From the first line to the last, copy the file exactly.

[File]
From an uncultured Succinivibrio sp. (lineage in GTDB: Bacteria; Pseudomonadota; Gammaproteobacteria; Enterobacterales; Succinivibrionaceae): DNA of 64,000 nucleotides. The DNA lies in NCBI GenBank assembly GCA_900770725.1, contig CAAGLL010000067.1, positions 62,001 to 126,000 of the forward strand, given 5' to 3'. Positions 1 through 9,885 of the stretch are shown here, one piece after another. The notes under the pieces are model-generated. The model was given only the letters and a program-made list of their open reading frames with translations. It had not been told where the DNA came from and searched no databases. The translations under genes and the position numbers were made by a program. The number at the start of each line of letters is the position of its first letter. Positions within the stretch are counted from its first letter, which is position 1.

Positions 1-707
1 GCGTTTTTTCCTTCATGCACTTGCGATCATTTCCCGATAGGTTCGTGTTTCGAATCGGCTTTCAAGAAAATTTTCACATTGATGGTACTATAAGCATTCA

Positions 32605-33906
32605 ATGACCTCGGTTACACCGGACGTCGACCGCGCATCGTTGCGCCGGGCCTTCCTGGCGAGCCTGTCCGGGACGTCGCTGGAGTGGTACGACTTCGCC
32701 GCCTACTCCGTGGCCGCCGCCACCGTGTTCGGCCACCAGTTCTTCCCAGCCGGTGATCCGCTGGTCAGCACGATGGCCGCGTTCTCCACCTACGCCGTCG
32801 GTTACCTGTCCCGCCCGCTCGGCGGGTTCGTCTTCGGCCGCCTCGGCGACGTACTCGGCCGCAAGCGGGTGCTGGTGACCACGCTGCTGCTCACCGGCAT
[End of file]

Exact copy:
From an uncultured Succinivibrio sp. (lineage in GTDB: Bacteria; Pseudomonadota; Gammaproteobacteria; Enterobacterales; Succinivibrionaceae): DNA of 64,000 nucleotides. The DNA lies in NCBI GenBank assembly GCA_900770725.1, contig CAAGLL010000067.1, positions 62,001 to 126,000 of the forward strand, given 5' to 3'. Positions 1 through 9,885 of the stretch are shown here, one piece after another. The notes under the pieces are model-generated. The model was given only the letters and a program-made list of their open reading frames with translations. It had not been told where the DNA came from and searched no databases. The translations under genes and the position numbers were made by a program. The number at the start of each line of letters is the position of its first letter. Positions within the stretch are counted from its first letter, which is position 1.

Positions 1-707
1 GCGTTTTTTCCTTCATGCACTTGCGATCATTTCCCGATAGGTTCGTGTTTCGAATCGGCTTTCAAGAAAATTTTCACATTGATGGTACTATAAGCATTCA

Positions 32605-33906
32605 ATGACCTCGGTTACACCGGACGTCGACCGCGCATCGTTGCGCCGGGCCTTCCTGGCGAGCCTGTCCGGGACGTCGCTGGAGTGGTACGACTTCGCC
32701 GCCTACTCCGTGGCCGCCGCCACCGTGTTCGGCCACCAGTTCTTCCCAGCCGGTGATCCGCTGGTCAGCACGATGGCCGCGTTCTCCACCTACGCCGTCG
32801 GTTACCTGTCCCGCCCGCTCGGCGGGTTCGTCTTCGGCCGCCTCGGCGACGTACTCGGCCGCAAGCGGGTGCTGGTGACCACGCTGCTGCTCACCGGCAT